Saturday, June 10, 2017

The Great Strawberry Expansion ... and our first harvest

Three years ago when we moved into our current house and first planted a garden, I really wanted to try planting strawberries. So we bought a pack of four small strawberries plants along with our garden veggies and planted them in a corner of our new garden. They didn't do well for a variety of reasons. A large neighborhood bunny population. A fence that didn't keep out said bunny population. A couple of good storms. And so on, and so forth.

The old strawberry pots, empty so far this year. That little area is being overrun
by the raspberry bush.
The next year, two years ago, I wasn't sure if we should try growing strawberries again. But then I remembered that we had two very large pots that were sitting unused in the yard, and I figured, why not? At least the pots would keep them off the ground and safe from the bunnies. So we moved the pots next to the garden and planted four more strawberry plants.

The plants did pretty well in the pots, although we didn't get many berries that year. They did produce off-shoots, or runners, that grew over the edge of the pots and planted themselves in the corner of the garden. "Hey, look at that," we said. "The strawberries are growing outside of the pots." We didn't think much more of it.

The "Mary Berry Patch." All of the plants with the rounded leaves are
strawberries. The raspberry bush is in the back along the fence. The taller
plant with long leaves in the lower left corner is milkweed, which we leave
for the monarch butterflies whenever possible.
Until the next spring, which was last year. The strawberries didn't come up again in the pots, which really didn't surprise us. We were surprised, though, that the strawberry plants reappeared in the garden. And not just in the little space where they'd planted themselves the year before. They'd spread and basically taken over the whole corner of the garden.

We affectionately dubbed that corner our "Mary Berry Patch" (fans of The British Baking Show will appreciate that). The plants did well in the garden, and we even got a few strawberries here and there.

 Fast forward to this spring when green things were finally starting to poke out of the  unfrozen ground. Lo and behold the strawberries have continued to grow along the outer edge to almost the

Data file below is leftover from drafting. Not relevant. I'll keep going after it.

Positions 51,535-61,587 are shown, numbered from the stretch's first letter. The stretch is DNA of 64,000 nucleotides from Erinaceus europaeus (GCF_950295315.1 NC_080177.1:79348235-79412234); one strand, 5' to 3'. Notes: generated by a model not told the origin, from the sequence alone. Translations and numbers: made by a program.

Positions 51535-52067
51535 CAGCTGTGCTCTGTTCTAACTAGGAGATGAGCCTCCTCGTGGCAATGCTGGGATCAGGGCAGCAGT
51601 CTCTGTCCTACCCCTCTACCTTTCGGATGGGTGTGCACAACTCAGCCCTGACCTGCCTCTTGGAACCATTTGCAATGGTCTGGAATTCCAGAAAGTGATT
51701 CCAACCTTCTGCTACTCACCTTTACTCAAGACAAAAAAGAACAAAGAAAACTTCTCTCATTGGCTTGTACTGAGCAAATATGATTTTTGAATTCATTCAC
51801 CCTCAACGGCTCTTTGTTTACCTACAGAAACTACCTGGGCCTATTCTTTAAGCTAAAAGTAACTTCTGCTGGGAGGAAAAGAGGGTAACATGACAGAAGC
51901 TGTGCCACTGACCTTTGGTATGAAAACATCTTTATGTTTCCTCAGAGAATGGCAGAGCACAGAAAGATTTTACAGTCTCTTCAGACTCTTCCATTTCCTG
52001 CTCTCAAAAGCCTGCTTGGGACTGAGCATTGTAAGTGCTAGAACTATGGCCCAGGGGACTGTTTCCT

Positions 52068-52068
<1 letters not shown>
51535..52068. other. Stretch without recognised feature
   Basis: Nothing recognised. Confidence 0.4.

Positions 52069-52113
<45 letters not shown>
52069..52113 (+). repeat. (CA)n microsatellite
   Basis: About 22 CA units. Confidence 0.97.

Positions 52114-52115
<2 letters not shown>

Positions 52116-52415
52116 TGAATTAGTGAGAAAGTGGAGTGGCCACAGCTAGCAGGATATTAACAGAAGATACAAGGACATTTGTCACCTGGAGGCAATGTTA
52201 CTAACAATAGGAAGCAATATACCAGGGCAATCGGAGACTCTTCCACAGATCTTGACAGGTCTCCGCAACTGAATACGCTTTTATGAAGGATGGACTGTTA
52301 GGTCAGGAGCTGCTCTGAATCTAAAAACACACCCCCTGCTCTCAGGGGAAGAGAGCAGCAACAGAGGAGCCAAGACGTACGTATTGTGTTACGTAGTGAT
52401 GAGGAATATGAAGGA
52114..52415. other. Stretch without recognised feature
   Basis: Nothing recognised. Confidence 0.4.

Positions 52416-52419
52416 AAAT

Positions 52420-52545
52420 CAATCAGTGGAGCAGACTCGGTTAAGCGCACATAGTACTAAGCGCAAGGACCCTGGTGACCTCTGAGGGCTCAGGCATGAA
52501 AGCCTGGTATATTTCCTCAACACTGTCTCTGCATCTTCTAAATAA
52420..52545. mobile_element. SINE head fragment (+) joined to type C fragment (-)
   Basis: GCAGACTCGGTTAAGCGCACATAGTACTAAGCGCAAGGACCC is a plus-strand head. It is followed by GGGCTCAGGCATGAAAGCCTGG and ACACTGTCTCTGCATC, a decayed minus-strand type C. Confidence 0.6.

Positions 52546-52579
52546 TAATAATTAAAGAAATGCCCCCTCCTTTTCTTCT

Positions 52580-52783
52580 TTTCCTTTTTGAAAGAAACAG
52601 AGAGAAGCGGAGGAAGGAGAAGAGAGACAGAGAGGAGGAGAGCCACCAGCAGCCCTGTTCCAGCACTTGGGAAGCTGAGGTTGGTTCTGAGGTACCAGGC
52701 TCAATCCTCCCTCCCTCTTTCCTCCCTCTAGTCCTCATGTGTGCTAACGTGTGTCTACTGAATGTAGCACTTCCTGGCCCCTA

middle of the garden. The Great Strawberry Expansion.

Creeping Charlie and dandelions keep popping up in the middle of the
strawberries, and it's tricky to pull the weeds and not the berries.
Silly strawberries. They had runners trying to grow even farther along the edge of the garden, but we redirected them to head back the other direction since we do want to grow a few more things than just strawberries in the garden. We did consider digging up some of the strawberry plants from the end and moving them back to the corner, but honestly with all of the other weeding and planting to do, that was an extra chore that I didn't feel the need to tackle.

Our first garden harvest
The berries are certainly flourishing, though. We noticed early on that the plants were full of flowers. And then there were lots of baby strawberries, more than I remember seeing in previous years.

I waited (maybe not so patiently) until some of the berries were nice and red and finally picked these four -- our first harvest (before the rest of the garden was even planted). Truth be told, they probably could have used another day or maybe two to ripen, but I was afraid that if I waited too long, the squirrels or birds would find them first. And they have a terrible tendency to pick something, take one bite and then just leave the rest sitting on the ground. (I mean if you're going to take my food, have the courtesy to eat all of it. Or at least don't leave it right out in the open. Seriously.)

We've picked several more berries in the last few days, and we even have the rest of the garden planted. I'll be back soon with more garden photos -- and cards, too! Thanks for stopping by!


  1. Yay for strawberries (they look great!) and yay for getting them before the rabbits, squirrels, birds or any other wildlife - that is a constant battle, isn't it? I've had some luck spreading blood meal around the perimeter of garden areas to discourage rabbits, but, has to be re-done after rain and still isn't a perfect answer. Why can't they eat some of the dandelions? :-)

  2. I am loving your vege garden Andrea! And yes I know who Mary Berry is, having watched her many times on tv! Seeing as it is Winter here, there isn't much I can do with my vege garden yet. I throw the vege and fruit scraps into the plot where I intend to grow tomatoes and a choko plant come Spring. I just dig it over every so often and pile on more compost. The ground os too cold to plant anything yet, so I must wait! I also have Aster seeds to plant, some of which I have already planted a couple of months ago just to see if they would grow. They have and I have LOTS of mini Aster seedlings! I am hoping they last through the next couple of Winter months. I keep them in a big pot in a sheltered spot on my terrace.
    Many years ago I had a dog who would rush ahead of us into the garden and help himself to the ripe strawberries! Good luck with all the vege plants..and those naughty bunnies and squirrels!
    Sunshine, New Zealand